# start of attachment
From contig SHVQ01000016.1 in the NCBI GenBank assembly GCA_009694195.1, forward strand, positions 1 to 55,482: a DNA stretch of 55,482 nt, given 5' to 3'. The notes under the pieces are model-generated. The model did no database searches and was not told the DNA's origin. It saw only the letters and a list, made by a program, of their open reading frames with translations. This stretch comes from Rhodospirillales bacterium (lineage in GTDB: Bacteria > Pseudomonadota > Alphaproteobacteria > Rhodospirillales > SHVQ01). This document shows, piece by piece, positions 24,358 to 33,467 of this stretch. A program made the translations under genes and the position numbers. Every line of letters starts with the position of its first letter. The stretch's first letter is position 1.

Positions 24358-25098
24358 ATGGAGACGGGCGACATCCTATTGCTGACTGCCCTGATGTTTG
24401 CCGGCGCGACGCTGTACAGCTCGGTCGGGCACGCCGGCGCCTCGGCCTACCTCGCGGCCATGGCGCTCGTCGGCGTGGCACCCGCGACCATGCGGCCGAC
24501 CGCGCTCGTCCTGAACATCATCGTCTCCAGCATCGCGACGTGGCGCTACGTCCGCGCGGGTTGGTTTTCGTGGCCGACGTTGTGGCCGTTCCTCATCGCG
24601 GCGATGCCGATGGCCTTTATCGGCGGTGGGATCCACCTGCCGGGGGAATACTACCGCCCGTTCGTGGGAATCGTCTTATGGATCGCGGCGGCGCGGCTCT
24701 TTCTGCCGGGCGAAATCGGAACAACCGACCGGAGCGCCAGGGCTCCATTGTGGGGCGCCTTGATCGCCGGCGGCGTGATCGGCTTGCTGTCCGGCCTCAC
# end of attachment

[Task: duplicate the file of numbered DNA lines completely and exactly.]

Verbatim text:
From contig SHVQ01000016.1 in the NCBI GenBank assembly GCA_009694195.1, forward strand, positions 1 to 55,482: a DNA stretch of 55,482 nt, given 5' to 3'. The notes under the pieces are model-generated. The model did no database searches and was not told the DNA's origin. It saw only the letters and a list, made by a program, of their open reading frames with translations. This stretch comes from Rhodospirillales bacterium (lineage in GTDB: Bacteria > Pseudomonadota > Alphaproteobacteria > Rhodospirillales > SHVQ01). This document shows, piece by piece, positions 24,358 to 33,467 of this stretch. A program made the translations under genes and the position numbers. Every line of letters starts with the position of its first letter. The stretch's first letter is position 1.

Positions 24358-25098
24358 ATGGAGACGGGCGACATCCTATTGCTGACTGCCCTGATGTTTG
24401 CCGGCGCGACGCTGTACAGCTCGGTCGGGCACGCCGGCGCCTCGGCCTACCTCGCGGCCATGGCGCTCGTCGGCGTGGCACCCGCGACCATGCGGCCGAC
24501 CGCGCTCGTCCTGAACATCATCGTCTCCAGCATCGCGACGTGGCGCTACGTCCGCGCGGGTTGGTTTTCGTGGCCGACGTTGTGGCCGTTCCTCATCGCG
24601 GCGATGCCGATGGCCTTTATCGGCGGTGGGATCCACCTGCCGGGGGAATACTACCGCCCGTTCGTGGGAATCGTCTTATGGATCGCGGCGGCGCGGCTCT
24701 TTCTGCCGGGCGAAATCGGAACAACCGACCGGAGCGCCAGGGCTCCATTGTGGGGCGCCTTGATCGCCGGCGGCGTGATCGGCTTGCTGTCCGGCCTCAC